In the treatment of insomnia there are two approaches: drug therapy and psychotherapeutic techniques. A large number of drugs of different classes have a hypnotic effect. In acute insomnia, when pronounced sleep disturbances are associated with a stressful event that is relevant for a person, a short course of sleeping pills (zopiclone, zolpidem, zaleplon) or antihistamines (doxylamine) is prescribed. When insomnia is combined with increased anxiety during the day, panic attacks, anxiolytics are prescribed (alprazolam, bromdihydrochlorophenylbenzodiazepine, hydroxyzine, alimemazine). Despite the fact that insomnia is a condition that requires the close attention of a specialist, most patients, especially those over 55 years of age, prefer to use the usual and affordable ways to normalize sleep - the use of traditional alcohol-based drugs containing phenobarbital. However, compared with next-generation sleeping pills, barbiturates have the highest potential for developing addiction and drug dependence, change the natural structure of sleep, and have a negative effect on cognitive (cognitive toxicity) and motor functions (behavioral toxicity).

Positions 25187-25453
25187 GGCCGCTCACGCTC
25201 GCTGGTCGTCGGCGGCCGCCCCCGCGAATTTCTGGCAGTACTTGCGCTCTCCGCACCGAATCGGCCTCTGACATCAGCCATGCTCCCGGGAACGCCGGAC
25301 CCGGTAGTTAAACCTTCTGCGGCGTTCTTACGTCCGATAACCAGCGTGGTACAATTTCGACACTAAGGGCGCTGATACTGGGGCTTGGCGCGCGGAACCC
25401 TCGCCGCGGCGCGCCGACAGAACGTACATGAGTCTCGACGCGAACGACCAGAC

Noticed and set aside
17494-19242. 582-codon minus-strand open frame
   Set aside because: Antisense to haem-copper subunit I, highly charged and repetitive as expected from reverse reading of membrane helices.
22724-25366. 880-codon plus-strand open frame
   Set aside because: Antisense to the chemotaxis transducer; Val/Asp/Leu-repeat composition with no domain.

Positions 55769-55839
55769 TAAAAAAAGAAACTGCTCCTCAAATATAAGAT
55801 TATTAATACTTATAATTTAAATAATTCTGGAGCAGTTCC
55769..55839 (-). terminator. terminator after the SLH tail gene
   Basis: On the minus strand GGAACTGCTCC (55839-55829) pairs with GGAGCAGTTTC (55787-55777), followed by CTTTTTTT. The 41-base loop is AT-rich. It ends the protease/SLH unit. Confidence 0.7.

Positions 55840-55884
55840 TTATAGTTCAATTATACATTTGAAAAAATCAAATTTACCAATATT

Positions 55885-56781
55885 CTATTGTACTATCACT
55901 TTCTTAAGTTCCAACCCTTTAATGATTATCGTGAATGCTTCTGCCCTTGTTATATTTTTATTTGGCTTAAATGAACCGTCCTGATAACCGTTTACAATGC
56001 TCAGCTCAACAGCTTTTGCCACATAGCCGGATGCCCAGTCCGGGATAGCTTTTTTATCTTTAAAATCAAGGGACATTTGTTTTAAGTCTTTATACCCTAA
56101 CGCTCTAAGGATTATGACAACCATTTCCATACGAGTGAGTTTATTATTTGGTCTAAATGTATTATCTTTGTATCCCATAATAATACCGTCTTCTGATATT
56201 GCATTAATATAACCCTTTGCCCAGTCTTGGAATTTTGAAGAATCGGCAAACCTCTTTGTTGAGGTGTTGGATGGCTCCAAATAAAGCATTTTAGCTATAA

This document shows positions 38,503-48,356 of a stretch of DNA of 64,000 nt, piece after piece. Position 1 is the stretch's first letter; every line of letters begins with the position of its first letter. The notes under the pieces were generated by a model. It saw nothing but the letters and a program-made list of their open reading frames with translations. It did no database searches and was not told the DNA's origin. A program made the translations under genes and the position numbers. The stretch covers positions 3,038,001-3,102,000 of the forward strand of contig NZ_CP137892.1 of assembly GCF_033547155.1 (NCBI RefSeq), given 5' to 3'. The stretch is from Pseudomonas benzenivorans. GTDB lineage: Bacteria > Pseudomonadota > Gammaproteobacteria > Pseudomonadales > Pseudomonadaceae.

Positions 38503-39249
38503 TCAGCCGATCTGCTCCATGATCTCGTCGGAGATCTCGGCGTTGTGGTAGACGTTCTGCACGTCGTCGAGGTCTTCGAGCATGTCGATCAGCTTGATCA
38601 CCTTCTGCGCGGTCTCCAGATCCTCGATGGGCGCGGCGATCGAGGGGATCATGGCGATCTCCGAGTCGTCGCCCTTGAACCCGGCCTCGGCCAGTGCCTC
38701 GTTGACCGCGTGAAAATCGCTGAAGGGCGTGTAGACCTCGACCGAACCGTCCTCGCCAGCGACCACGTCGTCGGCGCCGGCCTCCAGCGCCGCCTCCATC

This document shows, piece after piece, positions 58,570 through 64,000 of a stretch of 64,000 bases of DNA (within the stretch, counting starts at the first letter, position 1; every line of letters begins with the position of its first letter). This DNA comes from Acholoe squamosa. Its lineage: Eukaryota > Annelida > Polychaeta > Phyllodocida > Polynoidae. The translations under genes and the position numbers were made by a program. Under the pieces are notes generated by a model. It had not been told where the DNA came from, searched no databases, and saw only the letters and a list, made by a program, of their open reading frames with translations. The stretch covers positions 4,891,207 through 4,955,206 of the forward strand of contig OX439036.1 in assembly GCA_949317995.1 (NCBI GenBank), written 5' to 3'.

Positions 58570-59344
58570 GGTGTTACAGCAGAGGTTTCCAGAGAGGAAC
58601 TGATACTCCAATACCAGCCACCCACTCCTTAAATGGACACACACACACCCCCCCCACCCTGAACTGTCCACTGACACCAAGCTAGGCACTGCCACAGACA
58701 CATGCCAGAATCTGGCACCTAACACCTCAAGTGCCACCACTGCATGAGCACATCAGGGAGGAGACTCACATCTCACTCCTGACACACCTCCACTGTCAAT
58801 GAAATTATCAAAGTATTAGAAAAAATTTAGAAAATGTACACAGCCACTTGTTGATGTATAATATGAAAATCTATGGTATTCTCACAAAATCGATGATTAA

With mild sleep disorders, therapy with herbal preparations of mint, valerian, nootropics with a sedative effect (aminophenylbutyric acid) can be started.